Monday, 22 April 2013

"The Expedition To The End Of The World" - Hot Docs 2013

One of the old adages of filmmaking is that you need to start with the story, focus on that narrative and build from there. Documentary film isn't overly different, except that in some cases it can find its narrative as it goes along (or is found in the editing process). Typically, though, the film will still be crafted in the end to create a full story arc. Daniel Dencik's The Expedition To The End Of The World chooses another route. By assembling a rather diverse crew of scientists, artists and adventurers on a single ship diving into the inlets of Greenland, Dencik has meshed together their different reasons for making the trip, their different tasks and experiments, and their very varied philosophies into a large tapestry of perspective on the results (and potential results) of global warming.

Though there is essentially a beginning and an end - as the gorgeous ship enters and exits these inlets that have rarely, if ever, been explored - the rest of the film flips and flits between the ship's passengers to see how they are spending their time. It varies...Some perform experiments that include hooking up hang gliders to motorized rafts, drilling down to the permafrost and even discovering new lifeforms while others paint, draw, write or get into long discussions about the nature of man. The conversations are oddly unemotional and free of politics: some of the scientists admit they are more interested in the process of global warming than they are in what it does to humanity, while one of the artists (the film's most entertaining character) simply states he doesn't care since we will just adapt.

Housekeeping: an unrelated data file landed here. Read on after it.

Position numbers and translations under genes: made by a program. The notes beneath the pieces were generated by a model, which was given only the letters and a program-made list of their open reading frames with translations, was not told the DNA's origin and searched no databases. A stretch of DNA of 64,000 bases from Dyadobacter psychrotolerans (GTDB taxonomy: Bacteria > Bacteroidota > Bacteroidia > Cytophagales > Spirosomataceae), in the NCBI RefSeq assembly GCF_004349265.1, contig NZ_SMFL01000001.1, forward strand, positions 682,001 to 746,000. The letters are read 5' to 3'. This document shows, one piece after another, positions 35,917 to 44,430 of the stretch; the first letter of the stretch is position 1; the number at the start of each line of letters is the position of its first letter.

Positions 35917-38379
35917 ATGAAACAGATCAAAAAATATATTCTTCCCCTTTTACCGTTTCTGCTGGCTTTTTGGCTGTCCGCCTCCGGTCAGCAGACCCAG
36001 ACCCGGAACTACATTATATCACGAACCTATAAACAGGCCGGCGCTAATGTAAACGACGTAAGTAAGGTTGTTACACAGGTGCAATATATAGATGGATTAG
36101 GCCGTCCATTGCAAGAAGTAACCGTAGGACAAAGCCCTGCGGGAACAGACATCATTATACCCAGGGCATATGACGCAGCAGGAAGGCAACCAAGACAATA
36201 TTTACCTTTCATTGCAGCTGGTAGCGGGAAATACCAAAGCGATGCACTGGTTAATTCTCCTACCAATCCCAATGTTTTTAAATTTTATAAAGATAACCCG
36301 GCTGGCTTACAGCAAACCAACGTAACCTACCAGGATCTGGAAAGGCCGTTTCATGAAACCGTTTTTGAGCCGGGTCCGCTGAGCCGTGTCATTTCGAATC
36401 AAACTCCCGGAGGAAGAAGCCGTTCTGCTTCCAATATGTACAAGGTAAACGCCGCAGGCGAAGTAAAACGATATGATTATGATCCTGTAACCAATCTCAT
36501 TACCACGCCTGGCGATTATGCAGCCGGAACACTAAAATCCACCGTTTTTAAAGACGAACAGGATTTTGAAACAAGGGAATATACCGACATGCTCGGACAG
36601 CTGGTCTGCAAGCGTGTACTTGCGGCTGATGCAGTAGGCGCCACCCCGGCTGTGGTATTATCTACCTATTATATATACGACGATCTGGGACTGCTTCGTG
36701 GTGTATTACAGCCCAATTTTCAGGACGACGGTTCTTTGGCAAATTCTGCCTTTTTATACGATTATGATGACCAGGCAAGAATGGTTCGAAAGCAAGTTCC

It's an interesting point of view, though probably better expressed by one of the scientists - he states that whenever a life form has just about evolved to meet its surroundings, it starts to have enough of an impact on them so that they need to restart the evolution process to fit the new surroundings. In his view, that's exactly where humanity is right now. The constant impending doom of the film - its soundtrack, the massive icebergs (some crumbling right in front of the camera), the ideas being debated - might make those statements seem ominous, but the humour of these men and women, the occasional blasts of Metallica emanating from the ship's deck and the absolutely stunning scenery and surroundings (I haven't seen a more beautiful film in quite some time), certainly bring some positive hope. As one of the adventurers says: "Life is everywhere".

Upcoming screenings:

Fri, Apr 26 7:00 PM
TIFF Bell Lightbox 1

Sun, Apr 28 3:30 PM
Bloor Hot Docs Cinema

Sat, May 4 6:30 PM
Bloor Hot Docs Cinema

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